CARS HOMES JOBS

Repeat Schenectady burglar to get additional prison time

Saturday, October 6, 2012
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— A city teen who broke an earlier plea deal by getting arrested on a new burglary charge while awaiting sentencing for a previous burglary now faces up to six years in prison another new guilty plea Friday.

Being arrested on a new burglary charge while awaiting sentencing on an old burglary charge was a feat matched previously by the teen’s original co-defendant.

Pleading guilty Friday was Kareem J. Brown, 19, of Schenectady. Brown faces two to six years in prison, a sentence that includes his original third-degree burglary plea and his plea Friday to second-degree attempted burglary.

Brown originally pleaded guilty in April to third-degree burglary, a felony. In exchange for that plea, he was to receive six months in jail and possibly be granted youthful offender status. Brown admitted then to helping break into a Devine Street home in Rotterdam to steal copper pipe.

Brown and a co-defendant, Duane Oates, caused an estimated $5,000 in damage. Brown was to be formally sentenced in that case in July and had already served his sentence by then and been released under probation supervision.

But, just 11 days after his April plea, Brown was arrested, accused with another teen — James Mason, 17, also of Schenectady — of trying to break into a Lenox Road home. They were spotted by a neighbor as they tried to pry a window open and cut two basement window screens, according to papers filed in court.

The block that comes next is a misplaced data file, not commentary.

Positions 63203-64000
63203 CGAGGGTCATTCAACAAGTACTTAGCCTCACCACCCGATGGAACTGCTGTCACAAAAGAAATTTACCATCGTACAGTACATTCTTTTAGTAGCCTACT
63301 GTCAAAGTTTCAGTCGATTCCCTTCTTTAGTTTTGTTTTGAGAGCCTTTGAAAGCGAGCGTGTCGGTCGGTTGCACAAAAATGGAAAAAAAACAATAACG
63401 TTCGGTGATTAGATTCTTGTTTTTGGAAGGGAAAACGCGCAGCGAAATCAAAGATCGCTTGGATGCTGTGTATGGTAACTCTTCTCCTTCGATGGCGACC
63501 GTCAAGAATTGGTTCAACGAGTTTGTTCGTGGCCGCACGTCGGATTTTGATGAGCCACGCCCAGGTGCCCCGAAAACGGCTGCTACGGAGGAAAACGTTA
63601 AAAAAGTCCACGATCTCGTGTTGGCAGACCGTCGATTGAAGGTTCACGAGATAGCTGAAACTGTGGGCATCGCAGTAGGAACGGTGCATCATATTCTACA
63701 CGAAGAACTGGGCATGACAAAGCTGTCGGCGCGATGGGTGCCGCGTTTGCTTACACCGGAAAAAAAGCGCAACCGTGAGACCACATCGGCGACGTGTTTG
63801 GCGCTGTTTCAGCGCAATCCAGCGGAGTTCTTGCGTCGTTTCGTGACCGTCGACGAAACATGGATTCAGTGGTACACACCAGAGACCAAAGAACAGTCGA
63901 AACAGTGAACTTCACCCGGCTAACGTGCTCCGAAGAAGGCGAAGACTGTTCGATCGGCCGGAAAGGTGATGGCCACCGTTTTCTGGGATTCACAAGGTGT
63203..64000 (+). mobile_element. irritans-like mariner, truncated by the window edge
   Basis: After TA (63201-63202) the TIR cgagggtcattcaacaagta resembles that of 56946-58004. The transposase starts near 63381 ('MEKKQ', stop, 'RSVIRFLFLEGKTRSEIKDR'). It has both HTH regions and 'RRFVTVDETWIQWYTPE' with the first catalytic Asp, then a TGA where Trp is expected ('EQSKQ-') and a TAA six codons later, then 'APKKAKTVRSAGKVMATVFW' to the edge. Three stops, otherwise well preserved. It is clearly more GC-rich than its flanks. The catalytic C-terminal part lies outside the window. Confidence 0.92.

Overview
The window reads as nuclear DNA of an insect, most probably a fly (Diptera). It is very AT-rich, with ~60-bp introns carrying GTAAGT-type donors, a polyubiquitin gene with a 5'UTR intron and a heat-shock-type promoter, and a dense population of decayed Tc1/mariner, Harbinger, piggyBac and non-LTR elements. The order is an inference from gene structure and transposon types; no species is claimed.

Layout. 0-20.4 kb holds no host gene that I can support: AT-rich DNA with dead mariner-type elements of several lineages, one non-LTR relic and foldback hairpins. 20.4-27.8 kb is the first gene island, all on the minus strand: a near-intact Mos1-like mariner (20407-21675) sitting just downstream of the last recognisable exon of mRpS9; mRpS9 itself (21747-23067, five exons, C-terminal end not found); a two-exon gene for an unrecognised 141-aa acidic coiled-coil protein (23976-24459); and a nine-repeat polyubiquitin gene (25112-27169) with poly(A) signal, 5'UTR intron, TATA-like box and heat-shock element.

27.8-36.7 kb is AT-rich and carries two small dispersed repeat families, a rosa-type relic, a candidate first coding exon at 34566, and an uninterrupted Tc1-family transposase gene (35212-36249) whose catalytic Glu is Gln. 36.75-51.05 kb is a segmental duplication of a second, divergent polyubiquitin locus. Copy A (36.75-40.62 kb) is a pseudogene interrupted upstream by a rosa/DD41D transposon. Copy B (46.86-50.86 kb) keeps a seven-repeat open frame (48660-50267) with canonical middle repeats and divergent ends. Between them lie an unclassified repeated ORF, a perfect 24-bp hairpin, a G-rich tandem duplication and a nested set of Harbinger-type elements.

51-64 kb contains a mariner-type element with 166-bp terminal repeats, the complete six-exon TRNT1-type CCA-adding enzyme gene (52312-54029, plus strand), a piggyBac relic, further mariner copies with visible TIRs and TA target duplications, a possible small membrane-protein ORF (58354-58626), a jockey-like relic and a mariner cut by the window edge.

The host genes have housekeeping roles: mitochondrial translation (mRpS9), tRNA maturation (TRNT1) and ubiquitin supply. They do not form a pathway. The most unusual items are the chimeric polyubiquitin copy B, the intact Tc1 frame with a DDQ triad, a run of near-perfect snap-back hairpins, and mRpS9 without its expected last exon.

Mason pleaded guilty earlier in the week in exchange for six months in jail.

Brown’s second arrest meant the original offer was void, and he was exposed to as much as 21⁄3 to 7 years, as well as the new case.

On Friday, Brown accepted the new plea offer, which included the agreed-upon increased sentence in the original burglary. He was represented by attorney Brian Mercy.

Brown‘s co-defendant in the September break-in, Oates, admitted in December 2011 to doing the same thing. Oates originally was arrested for a September 2010 break-in, pleaded guilty and was awaiting sentence in September 2011 when he broke into the house with Brown.

Oates’ deal in his original burglary case was similar to Brown‘s, a six-month jail sentence coupled with youthful offender status.

Oates pleaded guilty to the September 2011 burglary, as well. Between his two cases, Oates ended up with a sentence of two to three years in prison.

 
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